Grizzly Bear Mauls Hunter to Death at National Park in Alaska

by Halle Ames
Grizzly-Bear-Mauls-Hunter-Death-National-Park-Alaska

A moose hunter in a national park in Alaska was mauled to death by a grizzly bear over the weekend. This incident marks the first deadly bear attack at the Wrangell-St. Elias National Park and Preserve since its opening in 1980.

The National Park Service reports that the man was on a 10-day moose hunt with a friend near the Chisana River when the grizzly attacked.

The man’s name and details regarding the attack have not been released yet, due to an ongoing investigation. It is also unclear if officials are looking for the grizzly bear responsible.

No other injuries have been reported.

The park service reminds all those hiking or camping to “be bear aware when traveling in the backcountry.”

Bear Aware

“Most bears tend to avoid people,” says the National Park Serves website on being ‘bear aware’. “In most cases, if you give a bear the opportunity to do the right thing, it will. Many bears live in Alaska, and many people enjoy the outdoors, but surprisingly few people even see bears. Only a tiny percentage of those few are ever threatened by a bear.”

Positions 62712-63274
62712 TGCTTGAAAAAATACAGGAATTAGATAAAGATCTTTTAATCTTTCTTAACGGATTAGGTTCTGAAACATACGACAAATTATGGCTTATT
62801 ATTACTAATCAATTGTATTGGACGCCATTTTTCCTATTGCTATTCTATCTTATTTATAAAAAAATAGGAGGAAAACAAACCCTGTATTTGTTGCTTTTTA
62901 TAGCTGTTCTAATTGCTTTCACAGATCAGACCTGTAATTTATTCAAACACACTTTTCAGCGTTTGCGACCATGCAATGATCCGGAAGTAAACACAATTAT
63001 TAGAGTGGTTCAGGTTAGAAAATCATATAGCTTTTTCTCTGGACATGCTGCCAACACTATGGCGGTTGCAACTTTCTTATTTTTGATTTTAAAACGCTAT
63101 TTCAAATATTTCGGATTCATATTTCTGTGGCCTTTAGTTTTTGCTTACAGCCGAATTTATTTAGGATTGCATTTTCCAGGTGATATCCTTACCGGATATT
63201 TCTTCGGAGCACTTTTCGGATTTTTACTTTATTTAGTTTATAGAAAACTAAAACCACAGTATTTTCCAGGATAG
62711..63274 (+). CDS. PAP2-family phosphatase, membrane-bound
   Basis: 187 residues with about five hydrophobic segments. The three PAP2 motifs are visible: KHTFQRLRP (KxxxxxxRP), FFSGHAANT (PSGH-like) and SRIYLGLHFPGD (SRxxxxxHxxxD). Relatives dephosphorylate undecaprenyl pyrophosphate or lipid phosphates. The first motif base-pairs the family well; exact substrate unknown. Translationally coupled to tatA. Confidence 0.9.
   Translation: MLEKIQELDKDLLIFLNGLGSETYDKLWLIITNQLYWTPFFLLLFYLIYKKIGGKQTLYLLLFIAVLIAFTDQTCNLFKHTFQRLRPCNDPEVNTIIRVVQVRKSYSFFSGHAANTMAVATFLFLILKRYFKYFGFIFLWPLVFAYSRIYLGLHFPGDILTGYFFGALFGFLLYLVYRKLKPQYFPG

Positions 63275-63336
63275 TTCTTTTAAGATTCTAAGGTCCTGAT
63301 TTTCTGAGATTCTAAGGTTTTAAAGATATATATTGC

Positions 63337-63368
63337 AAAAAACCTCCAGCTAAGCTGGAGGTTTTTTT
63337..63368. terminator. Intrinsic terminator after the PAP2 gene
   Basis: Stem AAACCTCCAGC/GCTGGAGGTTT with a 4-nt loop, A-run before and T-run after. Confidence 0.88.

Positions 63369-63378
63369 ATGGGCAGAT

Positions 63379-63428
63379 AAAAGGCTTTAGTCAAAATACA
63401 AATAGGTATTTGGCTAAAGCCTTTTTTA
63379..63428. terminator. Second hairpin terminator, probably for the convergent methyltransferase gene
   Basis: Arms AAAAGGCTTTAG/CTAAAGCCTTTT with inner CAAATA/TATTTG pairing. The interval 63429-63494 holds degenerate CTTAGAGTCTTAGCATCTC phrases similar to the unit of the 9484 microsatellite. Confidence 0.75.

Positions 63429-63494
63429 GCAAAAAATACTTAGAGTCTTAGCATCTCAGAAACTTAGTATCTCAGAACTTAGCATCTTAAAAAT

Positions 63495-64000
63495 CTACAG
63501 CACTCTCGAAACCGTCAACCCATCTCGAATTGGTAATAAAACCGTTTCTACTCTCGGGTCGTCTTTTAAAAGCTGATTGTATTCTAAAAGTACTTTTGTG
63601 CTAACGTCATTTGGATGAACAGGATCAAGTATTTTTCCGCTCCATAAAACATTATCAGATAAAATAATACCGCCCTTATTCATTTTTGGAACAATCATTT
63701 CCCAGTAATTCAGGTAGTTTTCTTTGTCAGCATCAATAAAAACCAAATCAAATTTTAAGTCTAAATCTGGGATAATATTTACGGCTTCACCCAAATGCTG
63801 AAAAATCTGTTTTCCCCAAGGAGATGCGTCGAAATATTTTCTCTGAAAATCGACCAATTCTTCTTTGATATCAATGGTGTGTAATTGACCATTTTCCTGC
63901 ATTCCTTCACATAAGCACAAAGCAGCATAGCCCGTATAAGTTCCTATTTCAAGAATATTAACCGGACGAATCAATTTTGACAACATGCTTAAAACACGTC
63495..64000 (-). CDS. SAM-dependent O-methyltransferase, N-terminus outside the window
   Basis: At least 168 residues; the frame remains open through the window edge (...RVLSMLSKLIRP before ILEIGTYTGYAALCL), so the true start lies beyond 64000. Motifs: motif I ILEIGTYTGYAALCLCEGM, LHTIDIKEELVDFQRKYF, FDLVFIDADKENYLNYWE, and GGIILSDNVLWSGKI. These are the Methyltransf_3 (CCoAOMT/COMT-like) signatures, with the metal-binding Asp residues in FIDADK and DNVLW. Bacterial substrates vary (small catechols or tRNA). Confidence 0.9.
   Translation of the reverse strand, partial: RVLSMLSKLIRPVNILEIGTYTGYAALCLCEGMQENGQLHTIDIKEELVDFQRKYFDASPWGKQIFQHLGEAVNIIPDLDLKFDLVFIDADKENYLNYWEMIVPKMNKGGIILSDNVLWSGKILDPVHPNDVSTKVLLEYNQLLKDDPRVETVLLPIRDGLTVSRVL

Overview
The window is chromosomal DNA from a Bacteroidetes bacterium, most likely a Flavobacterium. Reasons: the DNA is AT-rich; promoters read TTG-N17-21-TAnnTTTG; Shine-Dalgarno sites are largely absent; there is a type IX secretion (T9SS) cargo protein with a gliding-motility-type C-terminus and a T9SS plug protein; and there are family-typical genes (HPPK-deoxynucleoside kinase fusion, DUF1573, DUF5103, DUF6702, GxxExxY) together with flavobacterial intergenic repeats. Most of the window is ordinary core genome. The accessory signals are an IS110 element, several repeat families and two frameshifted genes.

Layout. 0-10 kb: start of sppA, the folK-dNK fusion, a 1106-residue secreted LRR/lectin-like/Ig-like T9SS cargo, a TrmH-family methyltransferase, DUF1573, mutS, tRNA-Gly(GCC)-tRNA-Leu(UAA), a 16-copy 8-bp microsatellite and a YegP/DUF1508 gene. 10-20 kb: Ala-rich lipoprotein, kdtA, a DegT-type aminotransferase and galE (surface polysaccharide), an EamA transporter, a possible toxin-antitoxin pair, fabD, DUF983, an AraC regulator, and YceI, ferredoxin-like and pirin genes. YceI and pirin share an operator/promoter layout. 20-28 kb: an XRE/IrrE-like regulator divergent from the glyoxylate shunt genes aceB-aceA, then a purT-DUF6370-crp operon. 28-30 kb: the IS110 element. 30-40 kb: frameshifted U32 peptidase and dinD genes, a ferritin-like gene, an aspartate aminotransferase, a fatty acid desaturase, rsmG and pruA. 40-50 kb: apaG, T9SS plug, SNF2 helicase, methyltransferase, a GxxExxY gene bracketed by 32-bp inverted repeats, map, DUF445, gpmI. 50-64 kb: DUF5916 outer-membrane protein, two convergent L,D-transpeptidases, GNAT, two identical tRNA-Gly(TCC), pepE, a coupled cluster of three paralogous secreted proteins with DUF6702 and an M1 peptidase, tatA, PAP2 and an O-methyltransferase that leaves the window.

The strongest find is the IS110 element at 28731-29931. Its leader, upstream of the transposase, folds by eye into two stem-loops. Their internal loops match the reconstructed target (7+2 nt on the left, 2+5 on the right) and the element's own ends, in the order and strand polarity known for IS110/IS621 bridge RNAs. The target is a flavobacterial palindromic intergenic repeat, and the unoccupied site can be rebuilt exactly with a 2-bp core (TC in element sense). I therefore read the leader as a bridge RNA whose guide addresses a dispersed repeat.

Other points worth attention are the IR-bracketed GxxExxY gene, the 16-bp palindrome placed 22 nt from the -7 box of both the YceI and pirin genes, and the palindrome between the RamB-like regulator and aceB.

A study done by an epidemiologist in Alaska showed that during the first 85 years of this century, only 20 people died in bear attacks in Alaska. That is incredibly low, considering that in the ten years from 1975 to 1985, 19 people in Alaska were killed by dogs alone.

Wrangell-St. Elias National Park and Preserve

The Wrangell-St. Elias National Park and Preserve is a 13.2 million acre park near the eastern part of Alaska, next to Canada’s Yukon. It was designated by President Jimmy Carter in 1980, but prior to being named a national park, it was established by the president as a national monument.

Both black bears and grizzlies call the park home. According to the National Parks website, grizzly bears’ height can range from four feet to seven feet, and they weigh between 300 and 1,500 pounds. When standing, they may measure up to nine feet tall.

[H/T CBS News]

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